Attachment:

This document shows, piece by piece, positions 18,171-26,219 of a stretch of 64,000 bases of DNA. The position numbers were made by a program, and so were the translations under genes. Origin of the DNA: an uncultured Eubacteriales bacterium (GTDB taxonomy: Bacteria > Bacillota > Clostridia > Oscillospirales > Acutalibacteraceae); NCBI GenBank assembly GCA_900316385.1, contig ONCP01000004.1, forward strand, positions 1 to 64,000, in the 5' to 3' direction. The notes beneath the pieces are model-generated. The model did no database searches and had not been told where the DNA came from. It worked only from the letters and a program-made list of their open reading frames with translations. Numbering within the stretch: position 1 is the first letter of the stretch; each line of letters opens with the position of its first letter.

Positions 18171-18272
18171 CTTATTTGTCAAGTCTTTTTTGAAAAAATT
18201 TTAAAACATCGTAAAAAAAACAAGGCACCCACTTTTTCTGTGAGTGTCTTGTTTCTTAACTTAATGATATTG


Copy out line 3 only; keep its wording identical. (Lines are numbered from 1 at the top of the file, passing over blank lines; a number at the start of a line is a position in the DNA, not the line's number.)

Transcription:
18171 CTTATTTGTCAAGTCTTTTTTGAAAAAATT